NASSAU, BAHAMAS — Chinese Community Association of The Bahamas has seen a drop in Bahamians patronizing their members’ businesses, namely restaurants, since the outbreak of the Novel Coronavirus in China.
In an interview with Eyewitness News, Lloyd Wong, treasurer of the association and proprietor of China Garden restaurant, said the Chinese community in The Bahamas is just as mindful of ensuring the virus does not spread to The Bahamas.
“It is a very dangerous situation and we don’t want it here in The Bahamas,” Wong said.
“What people say is some people might be in China during the New Year and come back with the Coronavirus, and they are afraid to come to the restaurants and buy food and stuff like that. That’s maybe one issue there.
“We already had a period of quarantine. Those that came from China have already passed the incubation period, so anybody who is here from China or who has been to China should be clear now.
“If any cases do come in it will be from the airline, whoever has contact, because with Coronavirus it spreads from person to person.”
He continued: “I think people are scared. A lot of people are scared. I think there is some drop. I don’t know that some people are scared. New York has been affected also and Nassau. Nobody really wants to go out until there may be an antidote for it.”
The respiratory illness, which originated in Wuhan, China, has now spread across more than 28 countries globally and continues to threaten entry into more borders.
In efforts to prevent the outbreak from making its way to Bahamian shores, the government implemented a travel ban, blocking entry into the country to any non-resident who has visited China in the last 20 days and placed all returning residents from the country in quarantine for 14 days.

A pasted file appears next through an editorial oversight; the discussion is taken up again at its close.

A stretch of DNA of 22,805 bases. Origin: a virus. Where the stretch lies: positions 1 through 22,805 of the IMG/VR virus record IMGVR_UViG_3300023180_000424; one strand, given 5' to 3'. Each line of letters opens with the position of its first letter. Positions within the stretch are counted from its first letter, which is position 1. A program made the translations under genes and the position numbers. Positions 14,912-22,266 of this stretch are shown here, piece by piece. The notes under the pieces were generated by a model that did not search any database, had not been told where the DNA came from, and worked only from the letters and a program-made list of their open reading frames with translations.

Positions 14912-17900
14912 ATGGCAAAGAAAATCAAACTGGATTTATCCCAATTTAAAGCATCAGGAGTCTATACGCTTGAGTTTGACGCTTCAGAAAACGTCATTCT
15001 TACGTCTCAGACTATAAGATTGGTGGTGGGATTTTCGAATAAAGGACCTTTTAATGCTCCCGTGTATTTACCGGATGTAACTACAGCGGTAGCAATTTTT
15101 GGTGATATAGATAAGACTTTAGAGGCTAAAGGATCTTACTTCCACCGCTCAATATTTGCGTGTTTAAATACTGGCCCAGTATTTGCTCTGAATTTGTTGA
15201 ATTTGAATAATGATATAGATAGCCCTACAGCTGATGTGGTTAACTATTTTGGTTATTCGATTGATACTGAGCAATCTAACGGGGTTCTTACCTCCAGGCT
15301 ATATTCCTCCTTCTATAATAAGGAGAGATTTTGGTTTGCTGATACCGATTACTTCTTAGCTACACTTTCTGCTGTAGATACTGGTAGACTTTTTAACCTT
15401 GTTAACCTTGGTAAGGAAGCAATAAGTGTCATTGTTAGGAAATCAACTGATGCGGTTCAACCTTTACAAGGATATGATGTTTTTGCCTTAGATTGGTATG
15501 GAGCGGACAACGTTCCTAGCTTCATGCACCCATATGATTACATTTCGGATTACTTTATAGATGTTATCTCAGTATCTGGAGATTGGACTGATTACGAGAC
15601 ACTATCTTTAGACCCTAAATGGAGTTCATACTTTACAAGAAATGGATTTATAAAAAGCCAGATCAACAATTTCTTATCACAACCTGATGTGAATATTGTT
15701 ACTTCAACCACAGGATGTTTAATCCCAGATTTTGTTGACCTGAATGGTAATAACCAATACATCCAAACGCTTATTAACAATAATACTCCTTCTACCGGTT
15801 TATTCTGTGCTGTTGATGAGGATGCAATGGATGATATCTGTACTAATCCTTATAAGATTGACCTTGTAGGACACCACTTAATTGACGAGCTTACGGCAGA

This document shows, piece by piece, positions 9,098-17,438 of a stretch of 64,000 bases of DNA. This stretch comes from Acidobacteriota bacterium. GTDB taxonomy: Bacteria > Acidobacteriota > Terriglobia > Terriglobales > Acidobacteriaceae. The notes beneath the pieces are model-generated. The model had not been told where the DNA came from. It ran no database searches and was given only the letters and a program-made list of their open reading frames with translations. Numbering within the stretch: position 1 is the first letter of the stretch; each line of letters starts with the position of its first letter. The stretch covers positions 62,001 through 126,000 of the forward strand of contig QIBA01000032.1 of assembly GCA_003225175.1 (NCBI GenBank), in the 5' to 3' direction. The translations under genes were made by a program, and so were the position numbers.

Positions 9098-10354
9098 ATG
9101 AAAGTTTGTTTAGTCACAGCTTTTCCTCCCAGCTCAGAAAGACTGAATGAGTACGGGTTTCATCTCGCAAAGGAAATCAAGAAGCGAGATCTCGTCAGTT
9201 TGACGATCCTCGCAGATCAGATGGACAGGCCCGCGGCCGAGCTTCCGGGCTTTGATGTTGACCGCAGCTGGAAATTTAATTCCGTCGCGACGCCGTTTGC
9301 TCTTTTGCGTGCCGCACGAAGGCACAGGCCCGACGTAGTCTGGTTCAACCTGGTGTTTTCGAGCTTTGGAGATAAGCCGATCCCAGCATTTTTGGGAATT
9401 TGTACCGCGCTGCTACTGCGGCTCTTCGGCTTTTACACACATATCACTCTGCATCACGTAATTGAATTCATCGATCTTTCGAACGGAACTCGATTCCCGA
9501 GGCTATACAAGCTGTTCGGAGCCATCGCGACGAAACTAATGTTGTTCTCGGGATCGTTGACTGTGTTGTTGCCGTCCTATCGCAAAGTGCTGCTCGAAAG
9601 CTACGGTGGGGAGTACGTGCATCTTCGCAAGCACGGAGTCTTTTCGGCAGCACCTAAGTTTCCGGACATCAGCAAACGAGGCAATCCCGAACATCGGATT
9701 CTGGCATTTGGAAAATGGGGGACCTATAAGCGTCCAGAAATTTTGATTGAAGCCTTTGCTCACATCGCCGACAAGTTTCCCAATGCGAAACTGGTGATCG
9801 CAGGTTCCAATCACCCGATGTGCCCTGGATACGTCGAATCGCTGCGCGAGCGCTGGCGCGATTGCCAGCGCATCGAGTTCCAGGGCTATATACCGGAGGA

According to Wong, there is a prejudicial environment in The Bahamas that Chinese nationals have endured, but become accustomed.
He said: “That’s human nature. From the time of the oil, you know, they say recycle oil, gutter oil, people posted things online saying these people were doing gutter oil. People are fearful that they’re doing it, but they are not doing it over here. People always put the wrong information out.”
Wong said Chinese people in The Bahamas are just as mindful of protecting the Bahamian community, of which they are apart, as anyone else.
“If any new cases that we know come in we would report them, who may have slipped by,” he said. “We will tell someone in government this person slipped by; keep an eye on them; don’t let them go around in the community.
“Nobody wants to catch it and everyone is afraid; not just locals here. We are all afraid. We have children to protect; children and babies to protect. We are very mindful of it and the persons who are in charge of the infectious diseases in the Ministry of Health is also a Chinese, of Chinese heritage — Dr. [Nikkiah] Forbes.”
Heslth officials have assured that aggressive measures have been taken by all stakeholders to ensure the Bahamian border is protected and adequate measures are in place to monitor, detect and contain the spread of the virus if it ever reached the country.
According to the World Health Organization, there were nearly 71,500 confirmed cases of the virus globally as of Tuesday, of which 70,600 are on mainland China.
There have been nearly 1,800 deaths as a result of the virus, with three occurring outside of China.
Additionally, nearly 11,000 people previously infected have recovered fully as the world continues to work on a cure for the new strain.